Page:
Will historians will likely look back upon Apple and its designers the way we look back upon Edison or Bell? The technology of the 20th century was inspired and shaped by the creations of just a few inventors, while it could be argued that much of the tech of today owes itself in many ways to Apple. The innovations of the Macbook, the iPhone, and the iPad influenced all of the similar products on the market. Sure, they weren’t necessarily always the first or the best, but Apple designers imbued their technology with such levels of aesthetic detail and simplicity to make their products seem straight out of our own imagination. That style of almost retrofuturist simplicity merged has inspired artists and designers of all kinds, including in the auto world. This week, the lead designer for global automaker Volkswagen said he’s looking to Apple for inspiration for the next line of VW vehicles. What could this spell for the future of VW?

Klaus Bischoff said he’s looking specifically at Apple products “for guidance on how to style its new generation of electric cars,” reports Reuters:

We are currently redefining the Volkswagen values for the age of electrification. What’s at stake is to be as significant, purist and clear as possible and also to visualize a completely new architecture.

Volkswagen suffered a major blow in recent years when it was caught falsifying emissions tests. The global automaker also faces stiffer environmental regulations in its Chinese and European markets, forcing it to overhaul its production methods. In order to face these challenges and remake its image and brand, VW is aggressively pursuing the global electrics market with a $42.45 billion investment over the next four years in order to carve out a new niche for itself.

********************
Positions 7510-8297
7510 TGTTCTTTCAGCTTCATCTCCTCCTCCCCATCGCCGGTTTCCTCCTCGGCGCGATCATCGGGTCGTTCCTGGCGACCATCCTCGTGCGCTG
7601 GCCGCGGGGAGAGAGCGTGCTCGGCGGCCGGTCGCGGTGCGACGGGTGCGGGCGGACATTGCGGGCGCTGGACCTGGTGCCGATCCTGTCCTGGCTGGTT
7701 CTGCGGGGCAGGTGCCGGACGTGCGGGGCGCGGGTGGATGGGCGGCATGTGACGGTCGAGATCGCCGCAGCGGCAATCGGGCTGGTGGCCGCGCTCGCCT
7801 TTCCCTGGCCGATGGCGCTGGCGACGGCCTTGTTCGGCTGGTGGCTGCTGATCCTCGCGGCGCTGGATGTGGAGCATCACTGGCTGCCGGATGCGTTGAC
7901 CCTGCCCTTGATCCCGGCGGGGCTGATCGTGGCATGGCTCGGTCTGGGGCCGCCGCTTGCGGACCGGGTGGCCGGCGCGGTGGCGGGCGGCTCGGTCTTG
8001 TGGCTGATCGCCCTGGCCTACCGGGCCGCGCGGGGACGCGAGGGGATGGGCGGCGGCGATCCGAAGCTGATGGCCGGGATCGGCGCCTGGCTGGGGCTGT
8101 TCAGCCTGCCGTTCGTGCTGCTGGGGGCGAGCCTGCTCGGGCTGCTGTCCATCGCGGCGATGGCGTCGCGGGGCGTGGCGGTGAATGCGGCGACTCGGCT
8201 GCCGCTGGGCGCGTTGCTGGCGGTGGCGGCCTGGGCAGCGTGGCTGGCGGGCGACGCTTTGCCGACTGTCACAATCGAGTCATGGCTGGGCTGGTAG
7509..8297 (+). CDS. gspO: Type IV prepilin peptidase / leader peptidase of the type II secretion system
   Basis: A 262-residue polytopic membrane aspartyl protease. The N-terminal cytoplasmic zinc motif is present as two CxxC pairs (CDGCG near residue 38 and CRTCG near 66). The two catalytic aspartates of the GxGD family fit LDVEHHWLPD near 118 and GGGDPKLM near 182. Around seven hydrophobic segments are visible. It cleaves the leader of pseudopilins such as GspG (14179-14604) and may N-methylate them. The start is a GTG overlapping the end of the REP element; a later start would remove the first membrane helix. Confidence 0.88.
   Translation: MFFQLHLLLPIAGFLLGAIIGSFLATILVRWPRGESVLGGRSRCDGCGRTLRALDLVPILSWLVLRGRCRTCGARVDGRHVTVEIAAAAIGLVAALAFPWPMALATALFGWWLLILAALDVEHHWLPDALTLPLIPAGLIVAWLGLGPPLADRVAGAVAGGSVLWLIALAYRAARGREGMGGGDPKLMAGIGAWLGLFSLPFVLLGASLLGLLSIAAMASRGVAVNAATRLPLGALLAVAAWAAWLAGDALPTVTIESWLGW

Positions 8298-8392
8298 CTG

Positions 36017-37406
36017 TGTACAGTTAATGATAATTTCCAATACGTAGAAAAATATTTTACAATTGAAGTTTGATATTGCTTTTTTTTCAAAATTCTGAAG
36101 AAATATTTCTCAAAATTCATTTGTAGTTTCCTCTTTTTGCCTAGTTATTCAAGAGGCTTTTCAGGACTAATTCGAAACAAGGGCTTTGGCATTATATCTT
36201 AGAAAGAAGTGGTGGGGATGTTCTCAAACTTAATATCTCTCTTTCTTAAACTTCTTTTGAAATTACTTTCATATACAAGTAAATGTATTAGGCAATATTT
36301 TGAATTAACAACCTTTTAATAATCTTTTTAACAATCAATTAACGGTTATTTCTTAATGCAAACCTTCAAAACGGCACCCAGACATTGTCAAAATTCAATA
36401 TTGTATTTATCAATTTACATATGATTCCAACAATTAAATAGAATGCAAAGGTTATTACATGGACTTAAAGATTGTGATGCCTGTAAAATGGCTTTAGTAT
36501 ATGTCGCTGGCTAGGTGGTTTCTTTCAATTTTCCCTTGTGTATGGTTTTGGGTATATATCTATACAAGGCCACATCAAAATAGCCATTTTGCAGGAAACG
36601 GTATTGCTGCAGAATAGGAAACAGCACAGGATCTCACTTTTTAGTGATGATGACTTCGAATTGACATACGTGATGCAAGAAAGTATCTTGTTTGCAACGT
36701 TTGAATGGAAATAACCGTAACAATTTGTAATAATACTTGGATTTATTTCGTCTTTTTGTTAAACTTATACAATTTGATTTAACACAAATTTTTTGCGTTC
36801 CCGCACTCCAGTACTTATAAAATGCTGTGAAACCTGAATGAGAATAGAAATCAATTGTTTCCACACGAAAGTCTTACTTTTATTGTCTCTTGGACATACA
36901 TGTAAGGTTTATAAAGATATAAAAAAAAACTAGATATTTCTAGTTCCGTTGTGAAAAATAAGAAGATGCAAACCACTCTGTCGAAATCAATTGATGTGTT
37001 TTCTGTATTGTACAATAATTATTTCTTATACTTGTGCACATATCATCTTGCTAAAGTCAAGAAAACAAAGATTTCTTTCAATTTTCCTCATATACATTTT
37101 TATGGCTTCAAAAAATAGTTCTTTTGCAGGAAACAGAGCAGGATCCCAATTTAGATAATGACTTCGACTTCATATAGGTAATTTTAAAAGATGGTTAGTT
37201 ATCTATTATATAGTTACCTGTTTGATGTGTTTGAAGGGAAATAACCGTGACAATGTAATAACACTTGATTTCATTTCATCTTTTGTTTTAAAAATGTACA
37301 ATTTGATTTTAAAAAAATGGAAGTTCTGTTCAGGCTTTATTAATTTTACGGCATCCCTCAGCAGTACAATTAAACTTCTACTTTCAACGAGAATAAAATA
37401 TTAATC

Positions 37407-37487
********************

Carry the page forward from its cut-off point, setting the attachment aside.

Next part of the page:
Seeing these two companies’ names together in a headline makes you wonder: when will companies like Apple and Google begin integrating their self-driving products with automakers? Some of the biggest names in computing and internet services are leading the way in developing fleets of autonomous vehicles. Automakers like VW could easily soon start looking to team up with an existing self-driving developer to produce a fully-featured autonomous vehicle without having to develop their own software, while the developer wouldn’t have to build a car from the ground up. It’s bound to happen, right?

Think about it: could a VW iCar be on the way? Or is it already a matter of ‘when?’ Think of the product integration. Siri would literally drive your car for you. iTunes and the App Store right in your dashboard. Oh, and planned obselescence built right into the car’s hardware. Those old iCar 5’s just can’t handle the new OS X 40.4 Moth-Flies-Out-of-Wallet. It’s those background processes that get you.